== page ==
Coincidentally, I was able to pick up a Cameron Newport Oil Can putter for a good price. Although the putter did not need much work to repair dings or dents, its finished had been stripped because–according to the prior owner–“it had been left in a garage and was all rusty, so some stuff was put on it to take the rust off.”

Below is what the Newport Oil Can looked like before sending to BOS. Look at the post on restoring the TeI3 (here: https://thepowerfade.wordpress.com/2011/03/16/restoring-a-tei3-long-neck/)for photos as to what that putter looked like before.




The result was utterly stunning:










Refinishes from BOS are not cheap (see http://www.bosgolf.com/finishes.html) However, if you can find an old Scotty Cameron putter for a good price, they can be a cost-effective alternative to the Cameron Custom Shop and can even allow you the ability to customize the finishes yourself–putting something like Aquamarine on a Cameron putter would never be allowed from the Custom Shop. Further, if you just wanted a nice putter that was basically new but didn’t want to spend the $300 for a new Cameron or much more for an old one in good shape, a refinish by BOS can be a great way to get that putter of your dreams for a fraction of the price.

BOS’s customer service was great as well. For the TeI3, some of the finish peeled off. BOS repaired the problem at no charge, and it looks good as new.

Downsides, the cost is pretty high. They refuse to ship anything other than UPS, so shipping is $17.50 for a single putter head (yikes!). But their customer service is fantastic, and although some have complained of long lead times, they got my putters back to me in just a few weeks.

Price: 4
Quality: 8
Turnaround: 7
Customization: 8
Customer Service: 9
Ovarall: 7

Today’s review focuses on a niche in the golf industry: customization. In this case, custom club covers.

That’s right, I said custom golf club covers. Although it sounds over the top, many golfers like to customize their bag. Your clubs should fit you like a glove–lofts, lies, grips, shafts, and more. Customizing the appearance of your clubs is an extra step many golfers take to stand out and to put their own personal stamps on the game they love. For example, looking at LG’s bag, he even has his own custom ferrules (see https://thepowerfade.wordpress.com/2011/07/01/whats-in-the-bag-lg-edition/ for LG’s custom blue ferrules, seen best on the photo of his wedges). And, would Tiger really have been as great without his notable friend, Frank?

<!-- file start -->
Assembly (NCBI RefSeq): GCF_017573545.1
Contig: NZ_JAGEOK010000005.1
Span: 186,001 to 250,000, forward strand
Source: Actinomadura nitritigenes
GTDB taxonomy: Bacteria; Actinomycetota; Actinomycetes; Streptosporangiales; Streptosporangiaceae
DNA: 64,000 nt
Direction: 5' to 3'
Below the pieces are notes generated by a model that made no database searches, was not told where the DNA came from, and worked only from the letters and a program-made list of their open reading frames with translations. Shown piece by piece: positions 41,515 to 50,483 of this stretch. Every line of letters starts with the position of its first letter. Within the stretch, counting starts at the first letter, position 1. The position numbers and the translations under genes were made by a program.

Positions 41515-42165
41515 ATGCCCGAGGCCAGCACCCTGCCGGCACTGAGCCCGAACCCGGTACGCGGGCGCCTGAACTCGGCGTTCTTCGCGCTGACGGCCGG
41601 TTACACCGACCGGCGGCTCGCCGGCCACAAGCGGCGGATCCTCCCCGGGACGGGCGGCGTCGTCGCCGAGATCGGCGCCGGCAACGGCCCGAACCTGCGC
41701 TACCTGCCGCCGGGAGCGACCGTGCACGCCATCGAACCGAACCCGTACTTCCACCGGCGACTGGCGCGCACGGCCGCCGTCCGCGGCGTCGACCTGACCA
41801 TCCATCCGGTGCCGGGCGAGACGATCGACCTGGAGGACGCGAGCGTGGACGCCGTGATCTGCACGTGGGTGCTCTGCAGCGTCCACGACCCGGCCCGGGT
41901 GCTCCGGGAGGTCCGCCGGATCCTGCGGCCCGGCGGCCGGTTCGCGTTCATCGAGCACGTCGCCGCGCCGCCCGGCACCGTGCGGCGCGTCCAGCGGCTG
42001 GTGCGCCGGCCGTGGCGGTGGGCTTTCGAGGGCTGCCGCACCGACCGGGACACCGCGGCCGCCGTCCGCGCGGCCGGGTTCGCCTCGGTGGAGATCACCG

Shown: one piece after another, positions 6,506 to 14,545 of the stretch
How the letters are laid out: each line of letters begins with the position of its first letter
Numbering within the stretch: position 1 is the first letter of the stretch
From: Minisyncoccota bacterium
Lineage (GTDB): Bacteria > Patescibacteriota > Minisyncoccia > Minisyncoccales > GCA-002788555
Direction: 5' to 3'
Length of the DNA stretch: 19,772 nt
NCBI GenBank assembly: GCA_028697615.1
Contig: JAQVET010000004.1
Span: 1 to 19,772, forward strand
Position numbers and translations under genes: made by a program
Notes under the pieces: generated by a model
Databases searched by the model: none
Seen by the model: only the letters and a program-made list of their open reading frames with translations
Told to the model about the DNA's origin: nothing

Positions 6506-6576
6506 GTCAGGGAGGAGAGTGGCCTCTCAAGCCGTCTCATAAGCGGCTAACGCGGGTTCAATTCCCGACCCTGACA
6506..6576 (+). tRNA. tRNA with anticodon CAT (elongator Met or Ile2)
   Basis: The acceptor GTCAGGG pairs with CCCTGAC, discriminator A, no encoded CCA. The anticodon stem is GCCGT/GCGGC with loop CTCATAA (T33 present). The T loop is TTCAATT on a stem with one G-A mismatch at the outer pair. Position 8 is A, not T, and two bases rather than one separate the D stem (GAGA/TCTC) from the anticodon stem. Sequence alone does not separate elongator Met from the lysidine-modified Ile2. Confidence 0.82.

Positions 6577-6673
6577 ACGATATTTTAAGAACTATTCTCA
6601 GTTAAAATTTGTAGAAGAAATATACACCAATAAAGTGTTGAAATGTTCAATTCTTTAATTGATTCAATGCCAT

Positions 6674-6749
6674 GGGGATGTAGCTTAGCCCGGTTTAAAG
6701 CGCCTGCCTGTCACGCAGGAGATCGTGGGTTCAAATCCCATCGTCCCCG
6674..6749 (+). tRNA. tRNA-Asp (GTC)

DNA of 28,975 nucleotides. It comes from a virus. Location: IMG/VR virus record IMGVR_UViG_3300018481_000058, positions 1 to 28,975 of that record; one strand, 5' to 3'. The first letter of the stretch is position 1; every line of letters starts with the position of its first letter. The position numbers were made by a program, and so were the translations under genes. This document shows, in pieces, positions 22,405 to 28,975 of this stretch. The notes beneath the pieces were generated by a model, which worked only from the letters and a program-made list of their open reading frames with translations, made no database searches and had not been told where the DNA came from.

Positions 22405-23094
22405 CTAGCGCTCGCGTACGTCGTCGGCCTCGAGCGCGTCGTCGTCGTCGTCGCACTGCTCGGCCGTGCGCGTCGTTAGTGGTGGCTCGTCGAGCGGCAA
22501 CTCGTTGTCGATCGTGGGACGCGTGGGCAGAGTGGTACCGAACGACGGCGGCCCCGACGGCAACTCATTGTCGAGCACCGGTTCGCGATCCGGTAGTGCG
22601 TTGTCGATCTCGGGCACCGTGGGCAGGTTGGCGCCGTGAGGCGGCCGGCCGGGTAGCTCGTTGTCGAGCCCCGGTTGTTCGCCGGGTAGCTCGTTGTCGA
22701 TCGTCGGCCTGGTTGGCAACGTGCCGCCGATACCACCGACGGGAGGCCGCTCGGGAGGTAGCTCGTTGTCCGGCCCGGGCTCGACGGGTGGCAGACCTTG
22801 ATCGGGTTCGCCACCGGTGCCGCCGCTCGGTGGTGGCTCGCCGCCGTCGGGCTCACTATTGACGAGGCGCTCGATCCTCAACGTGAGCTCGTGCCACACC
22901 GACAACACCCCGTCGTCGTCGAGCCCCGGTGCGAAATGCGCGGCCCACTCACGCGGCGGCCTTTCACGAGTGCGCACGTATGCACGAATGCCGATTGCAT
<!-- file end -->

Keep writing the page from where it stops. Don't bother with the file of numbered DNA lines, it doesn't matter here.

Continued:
Personally, I haven’t ever believed that I had a good enough game to customize my own bag–and, quite frankly, I didn’t have a good enough bank account. However, this year, I’ve settled into my equipment, and, as a Christmas gift to myself, I decided it was time to customize my golf bag. Having just had my second child, a custom club cover dedicated to my two children was what I wanted.

The first thing I needed to do was find someone who could make it. For that, I can tell you–look no further than DelilaH at GirlyGolfer (http://www.girlygolfer.com/CLUB%20COVERS%20MEN.html).

I emailed the contact information on the website stating I had an idea and wanted to make a cover dedicated to my children. Delila responded in no less than a week–starting with an apology for how long it had taken to get back to me!

Delila (the H is for her last name) contacted me asking whether I had a specific idea, which I did not. I pointed out a few things I thought would be important for a personal cover: (a) I wanted yellow to match my bag, which is generally yellow in honor of my alma mater, Georgia Tech; and (b) I wanted an elephant and a giraffe somewhere on the cover because those animals signify my two children. Maybe I would add my initials, but it wasn’t required. Within two days, Delila was back to me with three different design options with various pricing. After about a day of deliberation, I picked one of the options and offered a few tweaks.

Delila sent me an invoice which I paid the following morning. By the evening, I received the following picture of my completed club cover: